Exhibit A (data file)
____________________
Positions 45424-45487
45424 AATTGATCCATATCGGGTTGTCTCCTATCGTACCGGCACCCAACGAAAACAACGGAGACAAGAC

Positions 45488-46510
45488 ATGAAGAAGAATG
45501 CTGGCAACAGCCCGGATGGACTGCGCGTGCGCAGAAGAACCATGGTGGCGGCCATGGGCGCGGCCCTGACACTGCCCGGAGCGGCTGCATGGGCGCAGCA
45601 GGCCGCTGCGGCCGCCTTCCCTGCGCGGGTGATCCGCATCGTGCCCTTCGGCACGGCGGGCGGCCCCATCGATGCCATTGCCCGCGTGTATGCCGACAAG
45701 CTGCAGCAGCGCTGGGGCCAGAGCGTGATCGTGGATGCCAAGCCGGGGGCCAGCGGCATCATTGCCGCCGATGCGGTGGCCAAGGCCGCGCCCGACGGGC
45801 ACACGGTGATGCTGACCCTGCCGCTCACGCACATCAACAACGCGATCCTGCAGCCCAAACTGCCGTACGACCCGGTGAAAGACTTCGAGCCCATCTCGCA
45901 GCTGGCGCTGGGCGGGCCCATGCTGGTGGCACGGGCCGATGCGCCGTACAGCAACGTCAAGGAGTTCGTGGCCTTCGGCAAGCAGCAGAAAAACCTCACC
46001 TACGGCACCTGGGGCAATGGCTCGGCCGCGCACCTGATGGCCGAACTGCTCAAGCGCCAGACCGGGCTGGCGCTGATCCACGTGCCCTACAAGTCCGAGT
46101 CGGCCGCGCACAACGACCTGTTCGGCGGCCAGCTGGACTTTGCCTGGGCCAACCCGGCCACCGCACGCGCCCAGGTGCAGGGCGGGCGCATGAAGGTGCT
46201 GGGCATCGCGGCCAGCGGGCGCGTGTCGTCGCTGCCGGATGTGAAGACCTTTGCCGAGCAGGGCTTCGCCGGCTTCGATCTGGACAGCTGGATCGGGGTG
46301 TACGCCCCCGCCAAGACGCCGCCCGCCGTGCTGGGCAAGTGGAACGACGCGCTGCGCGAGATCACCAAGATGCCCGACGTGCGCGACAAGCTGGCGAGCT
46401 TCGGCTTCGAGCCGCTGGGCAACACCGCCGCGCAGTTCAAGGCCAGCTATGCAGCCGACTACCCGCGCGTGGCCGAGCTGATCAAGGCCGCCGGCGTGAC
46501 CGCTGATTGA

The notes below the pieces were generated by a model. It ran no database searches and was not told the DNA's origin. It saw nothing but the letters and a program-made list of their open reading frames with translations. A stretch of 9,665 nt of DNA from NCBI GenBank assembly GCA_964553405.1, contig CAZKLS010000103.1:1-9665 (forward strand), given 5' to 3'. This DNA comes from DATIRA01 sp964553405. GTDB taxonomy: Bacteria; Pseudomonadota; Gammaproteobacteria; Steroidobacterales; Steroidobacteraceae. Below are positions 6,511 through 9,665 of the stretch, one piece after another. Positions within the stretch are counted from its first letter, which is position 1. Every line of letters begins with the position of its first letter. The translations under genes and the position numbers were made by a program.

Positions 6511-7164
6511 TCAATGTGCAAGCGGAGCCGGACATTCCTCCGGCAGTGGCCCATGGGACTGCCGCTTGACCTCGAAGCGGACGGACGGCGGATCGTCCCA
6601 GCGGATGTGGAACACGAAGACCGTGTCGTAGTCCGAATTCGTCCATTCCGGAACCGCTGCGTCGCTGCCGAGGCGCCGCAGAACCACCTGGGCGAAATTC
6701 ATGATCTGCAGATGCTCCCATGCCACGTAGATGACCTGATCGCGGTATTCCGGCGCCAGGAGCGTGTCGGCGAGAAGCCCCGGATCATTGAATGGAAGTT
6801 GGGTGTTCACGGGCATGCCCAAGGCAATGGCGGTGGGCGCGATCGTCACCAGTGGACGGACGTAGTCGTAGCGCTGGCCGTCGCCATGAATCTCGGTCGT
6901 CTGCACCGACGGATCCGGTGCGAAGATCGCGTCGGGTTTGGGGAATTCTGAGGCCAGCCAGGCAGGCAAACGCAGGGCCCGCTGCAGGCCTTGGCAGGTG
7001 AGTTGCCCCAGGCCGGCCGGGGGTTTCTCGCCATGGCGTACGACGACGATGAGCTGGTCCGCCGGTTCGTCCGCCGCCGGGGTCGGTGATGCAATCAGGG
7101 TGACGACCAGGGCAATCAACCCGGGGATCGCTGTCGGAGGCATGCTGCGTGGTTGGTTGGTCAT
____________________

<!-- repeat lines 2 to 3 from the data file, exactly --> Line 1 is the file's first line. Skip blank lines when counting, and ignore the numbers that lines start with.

45424 AATTGATCCATATCGGGTTGTCTCCTATCGTACCGGCACCCAACGAAAACAACGGAGACAAGAC

Positions 45488-46510